Help Desk FAQ

Moving & Shipping



Should I use a private shipping company to send goods or gifts?

Many newcomers in the U.S. use private international shipping companies to ship goods back to their home countries. One attractive feature of these small-time shippers is that they tend to charge less than larger companies like FedEx, UPS, or DHL. The downside is that they are at higher risk of going out of business.

When a private shipping company fails, customers may find themselves not only out the money they paid to ship the goods—they also may lose all the goods they tried to ship. For example, in 2012, dozens of customers of Transportes De León, a San Francisco company that shipped to Central America, lost both what they paid to ship their boxes, as well as the contents of the packages themselves, whose value sometimes amounted to thousands of dollars.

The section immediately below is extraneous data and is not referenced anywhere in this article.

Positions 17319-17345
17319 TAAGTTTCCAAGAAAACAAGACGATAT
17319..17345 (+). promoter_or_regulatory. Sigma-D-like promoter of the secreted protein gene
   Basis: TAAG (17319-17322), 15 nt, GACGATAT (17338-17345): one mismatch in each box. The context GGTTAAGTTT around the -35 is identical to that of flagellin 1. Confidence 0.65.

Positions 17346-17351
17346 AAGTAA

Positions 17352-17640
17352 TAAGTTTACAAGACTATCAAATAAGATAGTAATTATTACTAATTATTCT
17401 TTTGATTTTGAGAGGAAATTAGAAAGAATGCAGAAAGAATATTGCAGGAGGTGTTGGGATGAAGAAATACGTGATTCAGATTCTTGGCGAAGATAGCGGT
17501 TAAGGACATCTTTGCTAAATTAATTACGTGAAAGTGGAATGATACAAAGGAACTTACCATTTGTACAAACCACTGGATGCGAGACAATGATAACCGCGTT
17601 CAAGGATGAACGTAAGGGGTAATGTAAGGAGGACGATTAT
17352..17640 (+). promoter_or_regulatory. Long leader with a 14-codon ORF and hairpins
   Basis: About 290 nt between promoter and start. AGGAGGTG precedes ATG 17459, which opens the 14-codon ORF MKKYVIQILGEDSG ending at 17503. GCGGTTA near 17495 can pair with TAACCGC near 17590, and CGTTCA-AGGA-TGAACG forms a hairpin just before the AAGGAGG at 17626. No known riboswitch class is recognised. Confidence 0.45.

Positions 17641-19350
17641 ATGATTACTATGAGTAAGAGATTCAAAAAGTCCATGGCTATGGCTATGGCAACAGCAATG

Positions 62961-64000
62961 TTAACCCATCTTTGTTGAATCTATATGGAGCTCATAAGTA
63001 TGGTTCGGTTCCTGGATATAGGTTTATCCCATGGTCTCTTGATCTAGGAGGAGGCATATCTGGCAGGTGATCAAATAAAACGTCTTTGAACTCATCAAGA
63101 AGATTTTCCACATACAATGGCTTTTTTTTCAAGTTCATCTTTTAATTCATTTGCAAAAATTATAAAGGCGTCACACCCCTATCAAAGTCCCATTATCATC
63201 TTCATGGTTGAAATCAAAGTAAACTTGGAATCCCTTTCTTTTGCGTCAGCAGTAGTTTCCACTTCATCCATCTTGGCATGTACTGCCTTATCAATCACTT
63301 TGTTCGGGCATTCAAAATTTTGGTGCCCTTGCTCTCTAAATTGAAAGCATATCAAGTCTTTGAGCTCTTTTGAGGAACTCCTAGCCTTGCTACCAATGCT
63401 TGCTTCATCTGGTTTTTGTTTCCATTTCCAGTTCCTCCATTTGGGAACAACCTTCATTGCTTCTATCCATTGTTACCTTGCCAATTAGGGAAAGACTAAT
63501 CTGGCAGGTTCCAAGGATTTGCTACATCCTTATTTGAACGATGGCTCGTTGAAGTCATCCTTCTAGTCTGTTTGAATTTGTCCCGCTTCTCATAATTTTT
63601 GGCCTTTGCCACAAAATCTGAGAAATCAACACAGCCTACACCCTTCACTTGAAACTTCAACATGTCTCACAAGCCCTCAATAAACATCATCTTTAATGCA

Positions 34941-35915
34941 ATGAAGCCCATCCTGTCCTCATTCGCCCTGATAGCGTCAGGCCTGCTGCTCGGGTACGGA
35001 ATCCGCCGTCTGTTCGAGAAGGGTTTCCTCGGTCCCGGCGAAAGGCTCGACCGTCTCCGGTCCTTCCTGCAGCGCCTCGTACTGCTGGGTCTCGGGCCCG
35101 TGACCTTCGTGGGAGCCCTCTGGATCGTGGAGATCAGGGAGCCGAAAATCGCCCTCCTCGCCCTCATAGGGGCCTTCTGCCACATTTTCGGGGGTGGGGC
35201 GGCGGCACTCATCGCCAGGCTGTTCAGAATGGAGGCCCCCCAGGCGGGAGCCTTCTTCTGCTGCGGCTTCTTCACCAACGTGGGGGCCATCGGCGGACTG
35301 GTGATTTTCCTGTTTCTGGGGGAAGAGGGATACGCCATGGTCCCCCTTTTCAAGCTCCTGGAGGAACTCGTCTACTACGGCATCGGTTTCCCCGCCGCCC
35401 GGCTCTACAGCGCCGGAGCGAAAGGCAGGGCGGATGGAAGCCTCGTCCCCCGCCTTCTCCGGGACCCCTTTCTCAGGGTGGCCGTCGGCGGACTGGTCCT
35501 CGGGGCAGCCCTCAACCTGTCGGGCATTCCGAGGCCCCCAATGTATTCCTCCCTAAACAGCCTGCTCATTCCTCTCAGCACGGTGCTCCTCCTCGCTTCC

Government regulation of these private international shippers is minimal to nonexistent. By comparison, if delivery problems or fraud occurs via the U.S. Postal Service, the U.S. Postal Inspection Service can provide assistance.

You can report safety violations of shipping companies to the Federal Motor Carrier Safety Administration’s Safety Violation Hotline at 888-368-7238. (The FMCSA cannot address reliability problems with private international shipping companies.)

Be aware that international shipments are subject to customs regulations that may impose taxes and limits of the quantity and type of items that can be sent. If you have problems with delivery in the destination country, you can contact the destination country’s consulate or customs office.

To avoid problems when sending packages overseas, use companies that have been in business for years and have a track record of delivering on time. You can check a company’s reputation and record of complaints through sites such as, or



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